Finally, they compare children born in the year before the pandemic with those born during the pandemic year. This sample is about 400 children in total. The reductions in IQ (Model 5, Table 5) at the lowest level of maternal education range from a 49-point reduction to an 82-point reduction. An 82-point reduction in IQ is … unfathomably large.
Again, taken at face value, these results are worrisome. However — and I cannot stress this enough — they are completely implausible. There is absolutely no way that there was a reduction in IQ of 82 points as a result of being born during the pandemic. In fact, there is also no way there was a reduction of 27 IQ points. Even 15 seems impossible. IQ is just not malleable in this way. Extremely low birth weight is among the most significant reducers of IQ, and even that is a fraction of the size of these effects.
People sometimes ask me how I evaluate research papers, how I think about what a good study is versus less good. There is some science to it and some art, and it’s hard to point to everything. But one important question to ask is: Could this be right? Given other things we know about the world, is this effect plausible? The answer here is that it is not.
So what is going on in this paper if it is not a pandemic effect? I think there are two possibilities. One is selection of the people in the study. This is an in-person assessment, and the group of caregivers who are willing to bring their children into the lab may be different during the pandemic than before it. Normally I would lean on this explanation. However, the size of the effects are too large for that to explain much of it — even pretty extensive selection is not going to get you to 30 IQ points.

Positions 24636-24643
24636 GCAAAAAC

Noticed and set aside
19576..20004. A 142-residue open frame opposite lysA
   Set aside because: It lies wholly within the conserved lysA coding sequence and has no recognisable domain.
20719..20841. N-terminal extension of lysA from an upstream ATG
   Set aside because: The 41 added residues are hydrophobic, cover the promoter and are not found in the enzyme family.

What I think is a more likely explanation is masks. The tests during the pandemic were done with the testing staff wearing masks. I’m not anti-masking! But it seems extremely plausible that infants and toddlers in a lab setting would have more trouble following verbal instructions and facial cues from a masked interviewer than an unmasked one. This is probably especially true since these babies would have mostly interacted with unmasked adults (i.e. their parents), so the masking may have been even more of a factor than it would be for an older child who was more used to it.
The authors mention this in the conclusion but do not make much of it. It might have been helpful to see a more detailed breakdown of the results by measures that could or could not have been impacted by masking. For example, some of the measures are things like whether the child can sit or roll over, which are likely less affected.
Maybe it’s not masks! I don’t know. That strikes me as the most obvious explanation, but without getting into the data, I cannot tell precisely. What I can tell you, based on what we know about IQ, is that the pandemic did not lower baby IQ by 82 points. It just didn’t.
You may ask: Could the pandemic affect the IQ of babies or children? Absolutely. Certainly we have seen learning losses in school-age children, and it’s possible there could be some developmental effects in babies. Or not — it is less obvious we’d see these effects than school-age learning loss. It’s a question we should continue to ask and evaluate. My point is simply that we do not learn about it from this paper.